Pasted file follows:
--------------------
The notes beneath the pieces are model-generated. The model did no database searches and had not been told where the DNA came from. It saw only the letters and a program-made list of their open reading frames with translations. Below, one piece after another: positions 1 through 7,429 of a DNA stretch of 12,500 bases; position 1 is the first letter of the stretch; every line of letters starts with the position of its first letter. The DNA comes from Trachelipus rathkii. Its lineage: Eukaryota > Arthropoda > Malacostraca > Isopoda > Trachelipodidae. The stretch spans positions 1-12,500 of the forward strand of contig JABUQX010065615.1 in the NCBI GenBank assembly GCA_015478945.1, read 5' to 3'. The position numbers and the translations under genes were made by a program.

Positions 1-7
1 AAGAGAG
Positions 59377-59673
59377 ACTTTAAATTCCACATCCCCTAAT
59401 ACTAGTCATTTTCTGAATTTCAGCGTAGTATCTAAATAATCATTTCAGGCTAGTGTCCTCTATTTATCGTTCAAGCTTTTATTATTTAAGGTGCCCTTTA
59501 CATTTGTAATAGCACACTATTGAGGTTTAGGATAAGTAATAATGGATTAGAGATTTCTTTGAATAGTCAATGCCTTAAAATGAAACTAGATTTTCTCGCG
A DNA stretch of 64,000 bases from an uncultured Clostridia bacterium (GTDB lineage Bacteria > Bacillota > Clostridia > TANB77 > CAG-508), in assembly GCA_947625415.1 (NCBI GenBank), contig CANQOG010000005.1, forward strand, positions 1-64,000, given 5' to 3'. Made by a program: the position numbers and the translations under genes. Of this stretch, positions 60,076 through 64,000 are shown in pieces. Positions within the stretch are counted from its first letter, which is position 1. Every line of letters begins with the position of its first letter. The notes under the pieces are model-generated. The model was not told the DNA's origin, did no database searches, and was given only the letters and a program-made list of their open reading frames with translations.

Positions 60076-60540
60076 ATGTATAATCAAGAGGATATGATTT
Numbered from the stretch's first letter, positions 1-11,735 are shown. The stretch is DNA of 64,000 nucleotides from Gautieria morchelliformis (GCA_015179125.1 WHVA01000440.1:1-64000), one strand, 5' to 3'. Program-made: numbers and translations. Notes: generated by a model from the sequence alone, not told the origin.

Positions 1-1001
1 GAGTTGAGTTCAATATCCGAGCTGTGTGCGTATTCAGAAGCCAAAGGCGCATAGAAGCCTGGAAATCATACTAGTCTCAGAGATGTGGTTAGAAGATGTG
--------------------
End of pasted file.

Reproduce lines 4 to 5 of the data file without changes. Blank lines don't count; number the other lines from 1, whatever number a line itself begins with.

Positions 59377-59673
59377 ACTTTAAATTCCACATCCCCTAAT